Some very observant HancAquam readers have noticed and commented upon recent changes in the WISH LIST.
Once stocked with a healthy selection of philosophy of science books, the List is now populated by tomes on divine revelation, epistemology, and hermeneutics.
Have I abandoned philosophy of science for theology? No.
Writing the thesis has revealed to me a number of deficiencies not only in self-discipline but also in my general understanding of science. My thesis subject, the Rev'd Dr. John Polkinghorne, an Anglican priest and quantum physicist, frequently uses examples from his scientific specialty to illustrate philosophical and theological insights.
So long as he remains mostly on the side of theology, I can follow his argument. However, when he lapses into the arcane yet beautiful world of mathematics and quantum theory, I am lost. . .completely lost. The only way I could be any more lost would be if he were writing in Tang Dynasty Chinese. . .with his left hand.
A license thesis is a fairly straightforward review of the literature and critical evaluation of the chosen topic. Seventy-pages. A dissertation, however, is a 250-300 page project that exhibits competency in the relevant literature and makes an original contribution to the field. If I have trouble subtracting 39 from 46 w/o a calculator, I have no business trying to contribute anything original to the field of philosophy of science.
I would feel confident teaching the basic concepts and methods of the philosophy of science to undergrads, but conducting a graduate seminar would be a test of my intellectual limits and a test of my students' patience.
So, I am not abandoning philosophy of science; rather, I am shifting my focus to philosophical theology, more specifically, to those questions raised by the epistemology of divine revelation. The most exciting questions (to me anyway) in this field involve explorations of divine hiddenness and how philosophers can help theologians navigate the rocky seas between faith and reason in the development of doctrine. Imagine for a moment delving into the philosophical assumptions of the "Dogmatic Constitution on Divine Revelation" (Dei verbum) promulgated by Vatican Two! I know, right?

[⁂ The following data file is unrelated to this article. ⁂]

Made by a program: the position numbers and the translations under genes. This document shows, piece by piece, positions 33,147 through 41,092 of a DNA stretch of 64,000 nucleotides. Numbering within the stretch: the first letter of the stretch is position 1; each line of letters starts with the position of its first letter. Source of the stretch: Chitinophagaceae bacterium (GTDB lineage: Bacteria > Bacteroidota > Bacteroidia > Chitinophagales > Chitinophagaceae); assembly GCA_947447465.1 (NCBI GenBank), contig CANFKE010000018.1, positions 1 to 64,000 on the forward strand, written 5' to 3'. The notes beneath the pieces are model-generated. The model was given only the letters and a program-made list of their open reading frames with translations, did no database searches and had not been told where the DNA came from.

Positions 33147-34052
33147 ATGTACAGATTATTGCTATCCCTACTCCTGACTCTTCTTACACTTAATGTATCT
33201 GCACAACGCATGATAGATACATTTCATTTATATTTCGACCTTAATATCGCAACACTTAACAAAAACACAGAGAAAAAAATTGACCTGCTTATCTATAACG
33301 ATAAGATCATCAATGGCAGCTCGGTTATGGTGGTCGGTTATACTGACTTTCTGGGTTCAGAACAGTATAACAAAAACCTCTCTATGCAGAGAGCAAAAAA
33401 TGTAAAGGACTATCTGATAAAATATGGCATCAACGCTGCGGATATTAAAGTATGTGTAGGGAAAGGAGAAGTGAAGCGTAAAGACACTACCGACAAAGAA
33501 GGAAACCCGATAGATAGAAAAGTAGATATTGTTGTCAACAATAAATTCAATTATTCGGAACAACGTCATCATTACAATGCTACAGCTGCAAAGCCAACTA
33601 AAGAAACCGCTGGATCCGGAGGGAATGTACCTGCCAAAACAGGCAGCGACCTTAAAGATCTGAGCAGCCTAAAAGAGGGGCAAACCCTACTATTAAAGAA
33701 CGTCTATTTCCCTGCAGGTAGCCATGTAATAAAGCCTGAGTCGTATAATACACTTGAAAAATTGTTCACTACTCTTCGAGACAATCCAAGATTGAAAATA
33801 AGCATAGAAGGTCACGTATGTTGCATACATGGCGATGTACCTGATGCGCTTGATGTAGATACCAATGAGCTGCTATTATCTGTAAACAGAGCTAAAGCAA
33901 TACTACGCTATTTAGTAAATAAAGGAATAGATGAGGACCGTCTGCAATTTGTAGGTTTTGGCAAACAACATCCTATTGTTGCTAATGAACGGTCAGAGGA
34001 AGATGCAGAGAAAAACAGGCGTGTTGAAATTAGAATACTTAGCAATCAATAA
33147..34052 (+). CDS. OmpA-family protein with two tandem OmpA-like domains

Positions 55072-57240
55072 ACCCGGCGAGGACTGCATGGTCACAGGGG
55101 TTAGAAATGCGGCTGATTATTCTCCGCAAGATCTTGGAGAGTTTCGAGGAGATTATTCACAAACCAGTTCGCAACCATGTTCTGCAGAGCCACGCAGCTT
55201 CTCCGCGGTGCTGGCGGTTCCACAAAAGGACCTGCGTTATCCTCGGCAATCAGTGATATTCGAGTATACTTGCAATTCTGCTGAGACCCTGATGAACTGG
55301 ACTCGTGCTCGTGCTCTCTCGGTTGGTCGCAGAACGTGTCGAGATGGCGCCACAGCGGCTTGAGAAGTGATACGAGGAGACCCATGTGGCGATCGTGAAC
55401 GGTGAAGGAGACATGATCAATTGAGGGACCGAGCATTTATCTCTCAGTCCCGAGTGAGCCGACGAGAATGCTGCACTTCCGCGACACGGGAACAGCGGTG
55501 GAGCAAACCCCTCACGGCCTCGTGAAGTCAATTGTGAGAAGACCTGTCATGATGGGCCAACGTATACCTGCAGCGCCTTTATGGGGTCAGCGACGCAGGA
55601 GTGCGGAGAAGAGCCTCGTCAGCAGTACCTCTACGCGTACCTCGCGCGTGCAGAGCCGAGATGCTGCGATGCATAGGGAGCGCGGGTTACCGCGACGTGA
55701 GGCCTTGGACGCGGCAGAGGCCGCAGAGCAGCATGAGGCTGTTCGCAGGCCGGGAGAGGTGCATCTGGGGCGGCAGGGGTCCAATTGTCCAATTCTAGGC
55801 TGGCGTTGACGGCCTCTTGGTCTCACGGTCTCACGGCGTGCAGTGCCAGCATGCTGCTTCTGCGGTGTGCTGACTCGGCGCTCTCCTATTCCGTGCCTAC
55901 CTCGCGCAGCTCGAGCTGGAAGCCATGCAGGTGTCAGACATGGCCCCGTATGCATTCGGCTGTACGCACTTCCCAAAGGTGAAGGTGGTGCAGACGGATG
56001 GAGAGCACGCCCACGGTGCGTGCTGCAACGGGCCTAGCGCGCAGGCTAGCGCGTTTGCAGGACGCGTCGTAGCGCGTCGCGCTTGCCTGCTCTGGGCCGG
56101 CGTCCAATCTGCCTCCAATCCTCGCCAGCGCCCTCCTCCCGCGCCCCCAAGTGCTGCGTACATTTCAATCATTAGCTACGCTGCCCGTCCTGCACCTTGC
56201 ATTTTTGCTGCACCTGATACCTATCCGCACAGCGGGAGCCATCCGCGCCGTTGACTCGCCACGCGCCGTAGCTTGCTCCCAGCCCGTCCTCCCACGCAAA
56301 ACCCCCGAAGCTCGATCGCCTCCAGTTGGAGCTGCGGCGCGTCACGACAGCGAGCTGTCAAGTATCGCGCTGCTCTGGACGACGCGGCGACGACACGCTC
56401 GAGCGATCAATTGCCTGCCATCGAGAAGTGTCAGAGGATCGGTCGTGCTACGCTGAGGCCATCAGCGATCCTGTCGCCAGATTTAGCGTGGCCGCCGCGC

This is where philosophical hermeneutics comes in. . .and my training in literary theory and poetry. Hermeneutics is the art and science of interpretation. The general field of hermeneutics is as old as poetry itself. Think of Aristotle's Poetics. The early Church Fathers spent a great deal of time thinking and writing about how to interpret scripture (Origen, Augustine). After the Nicene Council in 325 A.D., theologians and philosophers argued about how to interpret the creed, etc. Philosophical hermeneutics is a more recent development (mostly Germans: Scheliermacher, Dilthy, Gadamer). Rather than prescribing fixed interpretative models for finding and extracting meaning from texts, P.H. pulls interpreters back from the reading process and challenges them to think about themselves as readers in philosophical terms. For lack of a better term, P.H. is about meta-interpretation: what are your assumptions about texts, readers, meaning, language, communication, etc.?
A shaky analogy: as philosophy of science is to scientists, philosophical hermeneutics is to philosophers/theologians. I wonder if theologians and philosophers are any friendlier to P.H. than scientists are to philosophy of science. . .
Bottom-line: without abandoning philosophy of science, I am expanding my interests to include philosophical hermeneutics and at the same time narrowing my focus to religious epistemology.
Now, time for more coffee! This post burned up all my stored caffeine. . .